Lateral Cephalometric Analysis in Thai Patients without Clinical Features of Obstructive Sleep Apnea Syndrome
Authors: Natthawut Somboonsap, M.D., Wish Banhiran, M.D., Choakchai Metheetrairut, M.D., Pipat Chiewvit, M.D.
Number of views: 171
Objective: To obtain referent normative values of lateral cephalometric parameters of the upper airway in Thai people without
clinical features of obstructive sleep apnea syndrome (OSAS).
Methods: A total of 105 healthy subjects (80 males and 25 females) were recruited. Inclusion criteria were healthy people
age ≥ 18 years with body mass index (BMI) of < 30 kg/m2, normal visual harmony of facial profile, no history of snoring
or witnessed apnea, and no excessive daytime sleepiness (Epworth Sleepiness Scale ≤ 8). All subjects must have a regular
sleep pattern with total sleep duration of 7-9 hours and must have no complaint of difficulty sleeping. Exclusion criteria were
pregnant women, patients with previous orthodontic treatment, corrective jaw surgery, upper airway surgery, neoplasm, irradiation
in head and neck, and patients who had underlying illnesses using medication or substance which affected the sleep-wake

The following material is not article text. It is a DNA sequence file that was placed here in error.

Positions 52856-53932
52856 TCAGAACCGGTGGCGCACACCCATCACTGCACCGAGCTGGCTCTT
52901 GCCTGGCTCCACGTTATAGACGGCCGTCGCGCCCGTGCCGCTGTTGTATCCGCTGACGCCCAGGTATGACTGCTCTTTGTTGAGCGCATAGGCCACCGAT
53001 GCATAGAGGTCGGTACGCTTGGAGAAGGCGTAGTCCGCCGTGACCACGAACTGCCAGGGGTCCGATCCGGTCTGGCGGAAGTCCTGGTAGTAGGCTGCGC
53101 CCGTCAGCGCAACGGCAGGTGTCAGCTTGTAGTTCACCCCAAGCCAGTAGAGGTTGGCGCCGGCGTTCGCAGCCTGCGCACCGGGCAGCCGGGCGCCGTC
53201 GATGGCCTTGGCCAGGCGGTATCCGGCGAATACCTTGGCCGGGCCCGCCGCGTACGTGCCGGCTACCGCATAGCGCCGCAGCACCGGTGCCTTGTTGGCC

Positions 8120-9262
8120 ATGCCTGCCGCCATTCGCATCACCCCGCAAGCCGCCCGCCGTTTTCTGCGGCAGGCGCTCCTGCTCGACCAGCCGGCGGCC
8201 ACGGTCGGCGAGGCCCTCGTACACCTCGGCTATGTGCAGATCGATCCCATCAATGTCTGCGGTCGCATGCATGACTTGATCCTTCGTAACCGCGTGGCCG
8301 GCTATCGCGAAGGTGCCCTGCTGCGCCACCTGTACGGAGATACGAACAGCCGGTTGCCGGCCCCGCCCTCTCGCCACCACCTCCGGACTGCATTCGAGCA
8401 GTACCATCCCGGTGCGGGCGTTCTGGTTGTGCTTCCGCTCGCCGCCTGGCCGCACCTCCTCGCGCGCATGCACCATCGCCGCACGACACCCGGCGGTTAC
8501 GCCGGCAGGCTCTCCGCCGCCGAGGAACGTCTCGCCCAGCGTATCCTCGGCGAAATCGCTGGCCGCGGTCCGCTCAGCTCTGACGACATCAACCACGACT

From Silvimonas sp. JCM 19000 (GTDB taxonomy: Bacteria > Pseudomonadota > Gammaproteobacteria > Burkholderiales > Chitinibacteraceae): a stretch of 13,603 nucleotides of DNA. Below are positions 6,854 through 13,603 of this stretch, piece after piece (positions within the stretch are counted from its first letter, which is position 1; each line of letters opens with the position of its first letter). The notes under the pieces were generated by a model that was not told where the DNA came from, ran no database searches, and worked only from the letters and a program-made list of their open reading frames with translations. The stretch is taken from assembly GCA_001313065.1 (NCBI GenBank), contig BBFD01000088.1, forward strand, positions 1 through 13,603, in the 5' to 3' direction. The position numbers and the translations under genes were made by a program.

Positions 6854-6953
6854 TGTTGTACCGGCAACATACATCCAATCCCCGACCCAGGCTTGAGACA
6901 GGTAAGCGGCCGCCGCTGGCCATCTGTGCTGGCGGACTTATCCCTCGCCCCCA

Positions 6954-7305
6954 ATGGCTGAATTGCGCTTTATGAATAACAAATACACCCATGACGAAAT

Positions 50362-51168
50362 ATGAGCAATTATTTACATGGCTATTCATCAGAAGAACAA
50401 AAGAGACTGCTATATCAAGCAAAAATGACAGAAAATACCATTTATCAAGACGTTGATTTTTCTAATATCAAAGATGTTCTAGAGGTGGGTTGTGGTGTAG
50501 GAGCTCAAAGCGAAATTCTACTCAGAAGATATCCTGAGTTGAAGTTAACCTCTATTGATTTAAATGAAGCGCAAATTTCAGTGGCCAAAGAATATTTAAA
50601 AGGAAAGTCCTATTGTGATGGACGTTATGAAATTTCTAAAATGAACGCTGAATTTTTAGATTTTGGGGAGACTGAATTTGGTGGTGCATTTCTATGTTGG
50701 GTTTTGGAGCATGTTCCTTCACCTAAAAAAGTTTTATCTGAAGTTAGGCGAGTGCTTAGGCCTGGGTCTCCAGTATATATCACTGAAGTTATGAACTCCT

cycle. All subjects had lateral cephalometric radiographs taken with a standardized technique. Every data was measured twice
on separate occasions.
Results: The reliability of repeated measurements was excellent shown by intraclass correlation coefficients ranging from 0.95
to 0.99. The baseline data were presented in mean ± SD. SNA, SNB, PAS, MPH and PNS-P in males were 84.3 ± 4.0, 81.5 ± 4.1, 14.2 ± 3.4, 16.1 ± 5.3, and 34.8 ± 6.1, respectively. SNA, SNB, PAS, MPH and PNS-P in females were 84.4 ± 3.1,
80.7 ± 3.2, 11.1 ± 3.3, 10.8 ± 4.9, and 32.3 ± 3.1, respectively. The parameters that were different between both genders
included N-ANS, GN-GO, H-PP, MPH, PAS, and TL. (p < 0.05)
Conclusion: To date, this study has possibly represented the largest local database of lateral cephalometric measurements focusing
on Thai people without clinical features of OSAS. It may be another useful reference for future research and clinical practice.